My targets are the mending of a pair of worn sheets, the lining of a pair of curtains, and the final completion of the rose quilt – less than fifteen years after I started it! Possibly no more than twelve! And if I somehow manage to complete all that before the end of the year (most unlikely), I shall do the block quilt assembly as well, for Extra Credit.

Anyone keen to join me? Not in clearing out my own UFOs, that is; I’m not that desperate – yet. But are you too trapped under a mountain of Unfinished Fabric Objects, or general Un-Finished Objects? (If trapped under a mountain of Unusually Fat Orangutans, please seek professional assistance.) Or is it some other task: cleaning out the garage, painting the kitchen, or extreme weeding in the back yard, that darkly looms like the great unfinished gargoyle that it is?

Church of the Holy Cross Great Ponton Lincolnshire England - tower gargoyle 2
Haul that lurker out of the shadows and pin it down in the comment section. What gargoyles do you have in your sights? When are you wanting to have finished them off by? Stake your claim! I’ll be posting weekly updates about my progress or lack thereof, and I would love to have you chipping in as you chip away at your own gargoyles.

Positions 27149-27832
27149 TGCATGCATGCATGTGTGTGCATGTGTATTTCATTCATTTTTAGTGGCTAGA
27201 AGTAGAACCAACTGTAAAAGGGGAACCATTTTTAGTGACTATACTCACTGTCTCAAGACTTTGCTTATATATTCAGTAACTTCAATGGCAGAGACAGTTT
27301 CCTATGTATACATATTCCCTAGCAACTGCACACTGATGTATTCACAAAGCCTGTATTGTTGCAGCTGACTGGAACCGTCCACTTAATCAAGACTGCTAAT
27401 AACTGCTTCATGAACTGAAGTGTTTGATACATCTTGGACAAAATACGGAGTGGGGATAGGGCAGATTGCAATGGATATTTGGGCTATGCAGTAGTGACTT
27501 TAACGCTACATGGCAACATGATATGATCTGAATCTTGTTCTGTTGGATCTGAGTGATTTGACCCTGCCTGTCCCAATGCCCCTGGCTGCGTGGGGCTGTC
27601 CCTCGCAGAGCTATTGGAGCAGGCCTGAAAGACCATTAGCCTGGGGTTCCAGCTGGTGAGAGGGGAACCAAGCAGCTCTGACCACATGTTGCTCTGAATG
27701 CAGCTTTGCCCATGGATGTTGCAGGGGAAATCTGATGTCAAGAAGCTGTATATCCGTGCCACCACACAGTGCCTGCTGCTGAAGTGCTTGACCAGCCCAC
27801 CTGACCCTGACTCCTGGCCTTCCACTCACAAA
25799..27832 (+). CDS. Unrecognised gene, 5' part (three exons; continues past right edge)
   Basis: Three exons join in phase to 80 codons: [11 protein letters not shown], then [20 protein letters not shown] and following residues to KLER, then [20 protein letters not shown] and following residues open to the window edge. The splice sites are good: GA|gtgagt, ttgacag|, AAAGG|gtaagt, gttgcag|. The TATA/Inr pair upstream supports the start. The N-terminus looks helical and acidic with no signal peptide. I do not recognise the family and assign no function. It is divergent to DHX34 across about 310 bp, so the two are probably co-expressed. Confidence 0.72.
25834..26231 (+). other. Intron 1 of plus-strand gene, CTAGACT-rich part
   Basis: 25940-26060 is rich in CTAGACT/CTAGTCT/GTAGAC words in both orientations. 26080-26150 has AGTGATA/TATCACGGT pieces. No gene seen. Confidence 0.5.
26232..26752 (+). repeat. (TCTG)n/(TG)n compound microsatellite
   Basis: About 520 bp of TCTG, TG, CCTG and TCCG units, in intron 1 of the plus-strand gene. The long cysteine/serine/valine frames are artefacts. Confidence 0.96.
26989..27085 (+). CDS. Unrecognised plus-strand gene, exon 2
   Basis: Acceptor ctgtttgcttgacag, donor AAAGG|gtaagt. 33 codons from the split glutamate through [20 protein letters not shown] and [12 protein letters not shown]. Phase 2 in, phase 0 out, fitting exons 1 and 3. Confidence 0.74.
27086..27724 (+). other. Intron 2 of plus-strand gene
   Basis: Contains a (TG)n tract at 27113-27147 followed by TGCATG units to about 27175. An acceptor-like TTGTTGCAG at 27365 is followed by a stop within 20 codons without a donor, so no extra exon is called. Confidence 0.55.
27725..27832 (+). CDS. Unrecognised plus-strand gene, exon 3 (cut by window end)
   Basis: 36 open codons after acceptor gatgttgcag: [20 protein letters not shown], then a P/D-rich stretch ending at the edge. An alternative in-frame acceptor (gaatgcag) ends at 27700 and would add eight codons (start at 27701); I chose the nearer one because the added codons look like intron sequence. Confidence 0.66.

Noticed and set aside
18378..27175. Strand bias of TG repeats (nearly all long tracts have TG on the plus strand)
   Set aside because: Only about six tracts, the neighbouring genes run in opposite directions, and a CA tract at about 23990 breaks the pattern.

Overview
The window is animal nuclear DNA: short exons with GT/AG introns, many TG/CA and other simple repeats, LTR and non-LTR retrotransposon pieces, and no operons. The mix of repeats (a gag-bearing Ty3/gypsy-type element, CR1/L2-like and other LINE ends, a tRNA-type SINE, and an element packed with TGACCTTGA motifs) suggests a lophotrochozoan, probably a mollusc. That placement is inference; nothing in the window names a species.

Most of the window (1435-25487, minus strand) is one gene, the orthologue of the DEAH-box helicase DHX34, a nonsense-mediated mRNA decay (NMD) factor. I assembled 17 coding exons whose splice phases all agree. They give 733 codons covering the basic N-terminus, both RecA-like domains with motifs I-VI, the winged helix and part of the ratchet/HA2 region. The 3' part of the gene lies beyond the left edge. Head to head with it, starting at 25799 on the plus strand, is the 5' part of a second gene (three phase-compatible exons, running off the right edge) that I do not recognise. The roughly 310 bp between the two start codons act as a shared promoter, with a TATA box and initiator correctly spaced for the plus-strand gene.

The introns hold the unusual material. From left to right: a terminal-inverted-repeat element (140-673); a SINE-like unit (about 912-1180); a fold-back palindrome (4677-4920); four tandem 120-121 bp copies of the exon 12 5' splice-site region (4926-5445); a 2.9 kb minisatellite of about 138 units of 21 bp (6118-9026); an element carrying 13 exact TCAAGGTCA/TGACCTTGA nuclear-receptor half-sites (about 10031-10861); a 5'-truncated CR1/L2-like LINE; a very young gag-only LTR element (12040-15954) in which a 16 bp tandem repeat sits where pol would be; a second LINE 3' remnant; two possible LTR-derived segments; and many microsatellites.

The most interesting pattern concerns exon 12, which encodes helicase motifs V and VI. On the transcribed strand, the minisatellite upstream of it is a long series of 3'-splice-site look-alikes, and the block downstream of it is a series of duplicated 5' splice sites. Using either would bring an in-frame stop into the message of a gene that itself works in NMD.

Prudence shall be our battlecry – Prudence and Gargoyle Chips!

Literary Handwork

Reading and handwork make a perfect pair, in my opinion: the two things I enjoy doing most, miraculously combined. Sometimes I even enjoy the reading more than actually doing the thing itself. And on those occasions when a project outlasts enthusiasm, what better to rekindle the fires than finding the same spark in a book?
Albert Anker - Strickendes Mädchen beim lesen (1907)
Happily, literature is full of examples of hand-workers – particularly in those classics which were written in the days when handwork for women was just ‘work’ and everyone (unless a gentleman of the purely decorative class) was expected to keep themselves busy.

So it is with the Dashwood girls in Sense and Sensibility. “Sir John Middleton, who called on them every day for the first fortnight, and who was not in the habit of seeing much occupation at home, could not conceal his amazement on finding them always employed.”